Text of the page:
2. … but at some point, you’re going to run into somebody else who’s very good: This weekend we marveled at Sporting Kansas City’s ability to protect one-goal leads. Granted, Seattle has a late goal against them this year (opening day), but it was against a half-strength Sporting team. At some point, the Sounders are going to come up against a team like Sporting, one that won’t prove as forgiving as the Dallases and Chivases of the world.

Then again, maybe the Sounders already have. The good version of Toronto (not the team we see right now) fits the profile. Not only did the Reds score first and early when they visited Seattle, but they doubled their lead before halftime. Seattle eventually scored, but the early goals still came back to hurt.

That’s the other danger of giving up an early goal: What if — by lack of focus, bad luck, or pure chance — you give up a second? Or what if you give up a second against one of the league’s better teams?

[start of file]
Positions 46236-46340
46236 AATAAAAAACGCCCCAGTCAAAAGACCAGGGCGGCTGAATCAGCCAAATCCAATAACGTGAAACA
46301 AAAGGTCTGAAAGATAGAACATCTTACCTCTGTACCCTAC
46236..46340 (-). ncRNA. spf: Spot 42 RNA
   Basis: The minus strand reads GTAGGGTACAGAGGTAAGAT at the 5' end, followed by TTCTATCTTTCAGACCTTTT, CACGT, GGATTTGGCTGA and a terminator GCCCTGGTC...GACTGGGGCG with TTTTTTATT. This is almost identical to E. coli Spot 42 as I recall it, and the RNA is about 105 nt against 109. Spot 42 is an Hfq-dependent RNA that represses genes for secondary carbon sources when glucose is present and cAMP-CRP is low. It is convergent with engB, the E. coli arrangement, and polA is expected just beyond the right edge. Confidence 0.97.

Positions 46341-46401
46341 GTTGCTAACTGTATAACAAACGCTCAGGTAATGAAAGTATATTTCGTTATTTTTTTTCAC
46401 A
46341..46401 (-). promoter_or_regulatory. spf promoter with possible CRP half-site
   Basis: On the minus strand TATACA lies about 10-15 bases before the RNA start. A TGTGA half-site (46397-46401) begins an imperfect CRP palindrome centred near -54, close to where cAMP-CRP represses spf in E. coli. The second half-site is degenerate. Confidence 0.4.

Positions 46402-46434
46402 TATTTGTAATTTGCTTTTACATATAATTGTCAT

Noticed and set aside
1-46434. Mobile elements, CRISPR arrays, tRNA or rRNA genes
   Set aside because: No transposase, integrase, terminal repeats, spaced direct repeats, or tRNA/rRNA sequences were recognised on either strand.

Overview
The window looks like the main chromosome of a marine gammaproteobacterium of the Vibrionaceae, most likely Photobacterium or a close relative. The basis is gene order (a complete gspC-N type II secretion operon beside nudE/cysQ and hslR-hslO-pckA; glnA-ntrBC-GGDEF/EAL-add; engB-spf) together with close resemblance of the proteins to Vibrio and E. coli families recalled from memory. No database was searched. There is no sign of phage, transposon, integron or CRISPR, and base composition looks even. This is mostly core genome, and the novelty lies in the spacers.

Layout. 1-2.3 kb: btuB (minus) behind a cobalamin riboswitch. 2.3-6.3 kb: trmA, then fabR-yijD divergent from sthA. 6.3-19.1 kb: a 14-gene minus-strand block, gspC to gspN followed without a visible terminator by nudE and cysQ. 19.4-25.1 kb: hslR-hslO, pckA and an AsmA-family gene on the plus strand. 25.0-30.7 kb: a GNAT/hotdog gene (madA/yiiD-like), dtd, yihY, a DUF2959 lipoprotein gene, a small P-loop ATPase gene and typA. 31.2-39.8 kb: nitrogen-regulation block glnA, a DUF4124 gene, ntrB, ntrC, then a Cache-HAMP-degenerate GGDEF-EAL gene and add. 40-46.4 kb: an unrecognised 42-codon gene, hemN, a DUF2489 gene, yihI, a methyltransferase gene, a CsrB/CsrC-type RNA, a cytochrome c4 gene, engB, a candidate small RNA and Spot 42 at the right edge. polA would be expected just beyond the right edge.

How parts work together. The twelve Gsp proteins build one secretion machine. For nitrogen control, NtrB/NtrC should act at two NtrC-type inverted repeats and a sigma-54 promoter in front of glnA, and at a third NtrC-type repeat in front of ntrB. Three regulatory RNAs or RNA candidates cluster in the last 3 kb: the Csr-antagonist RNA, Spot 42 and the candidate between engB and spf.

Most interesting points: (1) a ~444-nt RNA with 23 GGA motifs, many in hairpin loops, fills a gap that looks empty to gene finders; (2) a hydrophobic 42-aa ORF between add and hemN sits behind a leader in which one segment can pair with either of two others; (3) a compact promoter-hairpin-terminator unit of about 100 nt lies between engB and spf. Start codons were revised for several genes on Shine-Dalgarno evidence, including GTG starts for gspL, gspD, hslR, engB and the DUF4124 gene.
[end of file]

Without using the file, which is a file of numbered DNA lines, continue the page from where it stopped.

It all comes back to the obvious: Giving up goals is bad. You can never just brush it off. No team takes the field being okay with conceding goals. If you’re giving up goals, you’re failing in at least one small respect.

3. It’s still early, and there’s reason to think the defense will improve: There’s a new goalkeeper. Chad Marshall’s never played with these guys before. Osvaldo Alonso may still be getting used to listening to Marshall’s directions. There’s reason to think the defense will get better, which will lead to fewer goals.

Whether that happens remains to be seen, but there’s an argument to be made that it will.

4. This isn’t that long-awaiting Goonies sequel: If this keeps up, people are going to start comparing Seattle to the 2012 Earthquakes, but the teams couldn’t be more different. Whereas the Earthquakes style (and, Frank Yallop’s adjustments) fed on teams as they became more conservative with leads, Seattle’s using their normal approach. There’s no point where they become particularly desperate or significantly change their approach or personnel. They just become more determined.